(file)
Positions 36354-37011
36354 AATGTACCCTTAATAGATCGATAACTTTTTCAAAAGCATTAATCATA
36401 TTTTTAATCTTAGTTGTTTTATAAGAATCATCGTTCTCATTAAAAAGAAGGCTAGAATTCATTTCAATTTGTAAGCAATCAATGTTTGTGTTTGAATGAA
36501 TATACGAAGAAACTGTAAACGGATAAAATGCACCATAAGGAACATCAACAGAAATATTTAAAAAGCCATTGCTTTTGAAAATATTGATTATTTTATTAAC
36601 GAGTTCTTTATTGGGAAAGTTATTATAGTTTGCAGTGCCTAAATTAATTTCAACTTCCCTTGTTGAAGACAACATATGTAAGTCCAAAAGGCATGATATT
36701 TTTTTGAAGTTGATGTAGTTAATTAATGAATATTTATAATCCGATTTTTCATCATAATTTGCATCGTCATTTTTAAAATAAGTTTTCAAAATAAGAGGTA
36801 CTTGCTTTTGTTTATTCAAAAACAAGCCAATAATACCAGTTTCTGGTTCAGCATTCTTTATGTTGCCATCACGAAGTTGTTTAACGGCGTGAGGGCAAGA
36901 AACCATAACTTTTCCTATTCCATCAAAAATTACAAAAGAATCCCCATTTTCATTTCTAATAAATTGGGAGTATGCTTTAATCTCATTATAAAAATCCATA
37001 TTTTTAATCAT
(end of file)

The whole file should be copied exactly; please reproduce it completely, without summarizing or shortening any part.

Positions 36354-37011
36354 AATGTACCCTTAATAGATCGATAACTTTTTCAAAAGCATTAATCATA
36401 TTTTTAATCTTAGTTGTTTTATAAGAATCATCGTTCTCATTAAAAAGAAGGCTAGAATTCATTTCAATTTGTAAGCAATCAATGTTTGTGTTTGAATGAA
36501 TATACGAAGAAACTGTAAACGGATAAAATGCACCATAAGGAACATCAACAGAAATATTTAAAAAGCCATTGCTTTTGAAAATATTGATTATTTTATTAAC
36601 GAGTTCTTTATTGGGAAAGTTATTATAGTTTGCAGTGCCTAAATTAATTTCAACTTCCCTTGTTGAAGACAACATATGTAAGTCCAAAAGGCATGATATT
36701 TTTTTGAAGTTGATGTAGTTAATTAATGAATATTTATAATCCGATTTTTCATCATAATTTGCATCGTCATTTTTAAAATAAGTTTTCAAAATAAGAGGTA
36801 CTTGCTTTTGTTTATTCAAAAACAAGCCAATAATACCAGTTTCTGGTTCAGCATTCTTTATGTTGCCATCACGAAGTTGTTTAACGGCGTGAGGGCAAGA
36901 AACCATAACTTTTCCTATTCCATCAAAAATTACAAAAGAATCCCCATTTTCATTTCTAATAAATTGGGAGTATGCTTTAATCTCATTATAAAAATCCATA
37001 TTTTTAATCAT